Don’t be frustrated if the doors don’t come out as perfectly as you’d hoped. The more you do, the better you’ll get. There’s no better exercise for improving your skills as a craftsman.

In this instance, making them and getting to know what it takes would be a good thing. It's one more notch in the proverbial belt. Later when time is more important, he can decide for himself whether to outsource or not.

From the original questioner:
You did point out some details that will save me on trial and error. I know that outsourcing the doors would be a heck of a lot easier and probably cheaper. We want to make our own doors because we already do a fair amount of arch work - this is just a natural progression. Also, this project requires the making of several 3" wide aprons. Being that I have to do the form work and laminations for these, I might as well make a couple more and make the doors. In addition, this project is filling a void in a specialty high-end market. I definitely see money for the future. I might as well work out the bugs now and then change into my salesman suit. Right now I'm trying to see if there is a more economical way to create the doors in-house. For example, as suggested, using 10/4 stock. I've thought of this but I believe it will be more costly than laminations. Will have to work it out to see.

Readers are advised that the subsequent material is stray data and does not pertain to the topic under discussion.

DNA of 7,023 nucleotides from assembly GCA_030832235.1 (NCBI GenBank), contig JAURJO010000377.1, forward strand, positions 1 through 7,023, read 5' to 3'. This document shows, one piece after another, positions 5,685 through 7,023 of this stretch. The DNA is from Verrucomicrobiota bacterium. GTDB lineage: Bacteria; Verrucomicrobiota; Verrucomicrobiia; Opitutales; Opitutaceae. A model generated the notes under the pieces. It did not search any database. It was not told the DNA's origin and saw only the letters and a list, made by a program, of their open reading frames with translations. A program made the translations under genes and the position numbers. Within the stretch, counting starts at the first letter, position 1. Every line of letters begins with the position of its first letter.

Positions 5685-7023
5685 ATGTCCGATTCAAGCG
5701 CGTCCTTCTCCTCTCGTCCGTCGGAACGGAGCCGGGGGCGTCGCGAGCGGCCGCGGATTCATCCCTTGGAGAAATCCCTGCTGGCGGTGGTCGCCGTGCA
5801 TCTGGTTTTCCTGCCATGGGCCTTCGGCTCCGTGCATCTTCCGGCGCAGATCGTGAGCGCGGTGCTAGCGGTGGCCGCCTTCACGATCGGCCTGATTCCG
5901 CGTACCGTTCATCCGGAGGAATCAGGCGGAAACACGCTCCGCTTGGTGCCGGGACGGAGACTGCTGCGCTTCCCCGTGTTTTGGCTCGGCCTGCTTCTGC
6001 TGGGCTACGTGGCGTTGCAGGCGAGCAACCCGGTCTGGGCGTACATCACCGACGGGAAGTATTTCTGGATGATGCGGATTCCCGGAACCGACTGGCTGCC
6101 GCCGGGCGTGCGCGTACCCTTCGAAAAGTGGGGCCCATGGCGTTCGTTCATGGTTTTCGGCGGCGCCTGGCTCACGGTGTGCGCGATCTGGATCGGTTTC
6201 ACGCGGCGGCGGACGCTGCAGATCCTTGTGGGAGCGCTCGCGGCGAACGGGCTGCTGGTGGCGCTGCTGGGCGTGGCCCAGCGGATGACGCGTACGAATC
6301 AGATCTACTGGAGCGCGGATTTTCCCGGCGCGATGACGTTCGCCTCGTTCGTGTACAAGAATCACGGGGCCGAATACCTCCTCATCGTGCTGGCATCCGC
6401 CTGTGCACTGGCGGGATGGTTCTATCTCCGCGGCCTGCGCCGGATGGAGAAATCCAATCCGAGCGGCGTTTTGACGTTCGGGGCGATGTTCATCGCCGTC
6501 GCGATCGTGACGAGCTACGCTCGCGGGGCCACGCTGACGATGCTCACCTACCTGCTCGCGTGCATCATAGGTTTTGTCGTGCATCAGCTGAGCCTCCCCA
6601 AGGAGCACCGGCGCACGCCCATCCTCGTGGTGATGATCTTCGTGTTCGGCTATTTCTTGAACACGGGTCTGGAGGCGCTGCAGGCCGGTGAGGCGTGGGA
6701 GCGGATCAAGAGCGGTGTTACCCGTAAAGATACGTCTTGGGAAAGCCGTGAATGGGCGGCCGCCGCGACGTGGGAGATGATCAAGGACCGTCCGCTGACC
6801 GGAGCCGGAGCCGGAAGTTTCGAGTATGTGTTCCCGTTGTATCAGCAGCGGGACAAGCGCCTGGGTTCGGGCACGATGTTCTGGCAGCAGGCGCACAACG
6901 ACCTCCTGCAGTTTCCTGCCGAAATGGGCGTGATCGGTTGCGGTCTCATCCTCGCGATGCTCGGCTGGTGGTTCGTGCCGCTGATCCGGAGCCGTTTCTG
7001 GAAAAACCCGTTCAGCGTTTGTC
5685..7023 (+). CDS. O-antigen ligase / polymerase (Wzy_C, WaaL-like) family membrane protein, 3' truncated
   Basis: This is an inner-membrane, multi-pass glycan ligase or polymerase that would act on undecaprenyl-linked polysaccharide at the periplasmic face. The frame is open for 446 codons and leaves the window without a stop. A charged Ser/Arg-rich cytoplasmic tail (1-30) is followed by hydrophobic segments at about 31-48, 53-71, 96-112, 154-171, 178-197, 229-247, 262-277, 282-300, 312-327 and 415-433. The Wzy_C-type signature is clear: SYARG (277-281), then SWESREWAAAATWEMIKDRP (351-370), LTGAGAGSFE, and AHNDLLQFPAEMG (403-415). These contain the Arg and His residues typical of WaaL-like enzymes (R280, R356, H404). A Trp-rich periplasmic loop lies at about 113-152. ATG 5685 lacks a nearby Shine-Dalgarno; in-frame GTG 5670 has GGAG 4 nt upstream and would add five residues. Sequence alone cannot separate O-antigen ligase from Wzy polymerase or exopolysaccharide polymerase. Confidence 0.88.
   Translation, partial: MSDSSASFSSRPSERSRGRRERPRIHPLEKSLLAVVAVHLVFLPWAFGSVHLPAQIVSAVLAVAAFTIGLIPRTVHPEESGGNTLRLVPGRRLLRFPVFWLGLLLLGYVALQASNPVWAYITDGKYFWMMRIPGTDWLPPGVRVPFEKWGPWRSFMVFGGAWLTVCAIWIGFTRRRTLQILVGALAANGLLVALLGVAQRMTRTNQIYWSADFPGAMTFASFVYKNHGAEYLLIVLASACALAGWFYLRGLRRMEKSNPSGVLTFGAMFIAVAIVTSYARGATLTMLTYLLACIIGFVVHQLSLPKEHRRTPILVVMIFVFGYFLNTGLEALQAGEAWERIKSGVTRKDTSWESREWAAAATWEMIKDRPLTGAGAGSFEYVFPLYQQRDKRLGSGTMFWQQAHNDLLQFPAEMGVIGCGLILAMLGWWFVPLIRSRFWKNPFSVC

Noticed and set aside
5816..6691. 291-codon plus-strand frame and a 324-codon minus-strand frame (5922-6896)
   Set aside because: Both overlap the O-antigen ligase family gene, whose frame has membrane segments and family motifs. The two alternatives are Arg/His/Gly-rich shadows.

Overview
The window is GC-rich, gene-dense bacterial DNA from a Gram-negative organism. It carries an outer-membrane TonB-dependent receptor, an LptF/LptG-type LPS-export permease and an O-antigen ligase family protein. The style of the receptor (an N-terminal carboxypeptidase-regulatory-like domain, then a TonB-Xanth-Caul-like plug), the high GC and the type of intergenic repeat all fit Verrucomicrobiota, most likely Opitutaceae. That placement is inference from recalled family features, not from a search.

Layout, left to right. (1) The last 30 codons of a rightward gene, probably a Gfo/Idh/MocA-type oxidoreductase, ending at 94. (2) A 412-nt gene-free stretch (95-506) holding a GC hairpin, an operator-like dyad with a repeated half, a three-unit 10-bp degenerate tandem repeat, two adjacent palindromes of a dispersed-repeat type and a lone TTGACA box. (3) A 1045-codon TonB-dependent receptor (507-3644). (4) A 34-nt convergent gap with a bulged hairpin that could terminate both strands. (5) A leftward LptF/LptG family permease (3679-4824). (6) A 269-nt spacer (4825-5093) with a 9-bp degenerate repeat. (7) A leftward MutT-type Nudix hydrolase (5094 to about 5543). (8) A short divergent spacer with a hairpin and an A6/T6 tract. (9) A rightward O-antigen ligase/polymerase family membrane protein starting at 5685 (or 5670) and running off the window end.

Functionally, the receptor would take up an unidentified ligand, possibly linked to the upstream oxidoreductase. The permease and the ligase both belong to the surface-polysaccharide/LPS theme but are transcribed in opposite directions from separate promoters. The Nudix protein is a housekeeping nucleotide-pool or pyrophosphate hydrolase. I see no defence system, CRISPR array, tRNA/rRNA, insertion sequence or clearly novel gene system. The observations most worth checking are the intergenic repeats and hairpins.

From contributor P:
One note on laminations, as they seem like a very cost-effective way to go. They can cause difficulties in machining. The bent rail basically is built up of thin layers that are in both tension and compression. The glue line is pure shear. When the sticking and grooving is cut, the wood can behave in a nasty manner. If your profiles are small, it's not much of a problem. Big profiles can result in twisting after machining. Give yourself extra material and take your time. Curved doors can be quite a bit of work, but I find them quite enjoyable.

The comments below were added after this Forum discussion was archived as a Knowledge Base article (add your comment).

Comment from contributor A:
When I make curved RP doors, I steam bend them. I find this a much easier way to go than laminating and milling. You simply make your stick cut when the rails are flat and then steam bend them. Your only jig work would be cutting the ends and making your cope. If you're real good at steam bending and calculation, you can make your cope cuts before bending.

I do the same thing with raised panels - cut first and then bend. Bending against the grain is a little tricky and requires jig work, something you can't get away from even if you laminate.

Comment from contributor B:
Here is a good link to an article on how to make radius frame and panel doors:

Radius Cabinet Job - Project Review